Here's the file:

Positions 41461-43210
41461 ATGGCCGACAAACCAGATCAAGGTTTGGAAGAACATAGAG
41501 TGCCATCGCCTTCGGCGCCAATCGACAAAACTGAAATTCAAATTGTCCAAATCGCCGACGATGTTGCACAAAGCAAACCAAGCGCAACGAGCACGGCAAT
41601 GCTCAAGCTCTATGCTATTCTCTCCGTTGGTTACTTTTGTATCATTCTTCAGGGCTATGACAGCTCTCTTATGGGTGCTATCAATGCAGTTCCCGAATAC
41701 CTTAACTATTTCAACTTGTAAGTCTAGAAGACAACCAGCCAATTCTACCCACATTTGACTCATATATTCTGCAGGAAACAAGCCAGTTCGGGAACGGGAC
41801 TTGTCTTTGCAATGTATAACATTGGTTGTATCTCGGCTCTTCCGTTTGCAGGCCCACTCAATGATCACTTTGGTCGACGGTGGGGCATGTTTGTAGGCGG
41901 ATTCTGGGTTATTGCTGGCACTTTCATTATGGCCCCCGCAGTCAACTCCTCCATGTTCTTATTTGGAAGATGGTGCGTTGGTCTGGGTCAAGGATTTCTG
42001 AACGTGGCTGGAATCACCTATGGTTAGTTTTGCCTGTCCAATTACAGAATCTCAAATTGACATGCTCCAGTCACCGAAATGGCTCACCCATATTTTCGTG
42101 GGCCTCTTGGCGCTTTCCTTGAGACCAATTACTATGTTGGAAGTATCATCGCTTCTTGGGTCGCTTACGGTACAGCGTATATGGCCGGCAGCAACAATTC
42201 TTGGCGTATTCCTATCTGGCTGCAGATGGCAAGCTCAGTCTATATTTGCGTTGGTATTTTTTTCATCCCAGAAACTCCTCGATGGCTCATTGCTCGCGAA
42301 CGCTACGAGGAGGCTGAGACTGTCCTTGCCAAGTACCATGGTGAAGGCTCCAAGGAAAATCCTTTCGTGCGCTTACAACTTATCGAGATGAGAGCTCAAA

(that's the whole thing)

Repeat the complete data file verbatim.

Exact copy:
Positions 41461-43210
41461 ATGGCCGACAAACCAGATCAAGGTTTGGAAGAACATAGAG
41501 TGCCATCGCCTTCGGCGCCAATCGACAAAACTGAAATTCAAATTGTCCAAATCGCCGACGATGTTGCACAAAGCAAACCAAGCGCAACGAGCACGGCAAT
41601 GCTCAAGCTCTATGCTATTCTCTCCGTTGGTTACTTTTGTATCATTCTTCAGGGCTATGACAGCTCTCTTATGGGTGCTATCAATGCAGTTCCCGAATAC
41701 CTTAACTATTTCAACTTGTAAGTCTAGAAGACAACCAGCCAATTCTACCCACATTTGACTCATATATTCTGCAGGAAACAAGCCAGTTCGGGAACGGGAC
41801 TTGTCTTTGCAATGTATAACATTGGTTGTATCTCGGCTCTTCCGTTTGCAGGCCCACTCAATGATCACTTTGGTCGACGGTGGGGCATGTTTGTAGGCGG
41901 ATTCTGGGTTATTGCTGGCACTTTCATTATGGCCCCCGCAGTCAACTCCTCCATGTTCTTATTTGGAAGATGGTGCGTTGGTCTGGGTCAAGGATTTCTG
42001 AACGTGGCTGGAATCACCTATGGTTAGTTTTGCCTGTCCAATTACAGAATCTCAAATTGACATGCTCCAGTCACCGAAATGGCTCACCCATATTTTCGTG
42101 GGCCTCTTGGCGCTTTCCTTGAGACCAATTACTATGTTGGAAGTATCATCGCTTCTTGGGTCGCTTACGGTACAGCGTATATGGCCGGCAGCAACAATTC
42201 TTGGCGTATTCCTATCTGGCTGCAGATGGCAAGCTCAGTCTATATTTGCGTTGGTATTTTTTTCATCCCAGAAACTCCTCGATGGCTCATTGCTCGCGAA
42301 CGCTACGAGGAGGCTGAGACTGTCCTTGCCAAGTACCATGGTGAAGGCTCCAAGGAAAATCCTTTCGTGCGCTTACAACTTATCGAGATGAGAGCTCAAA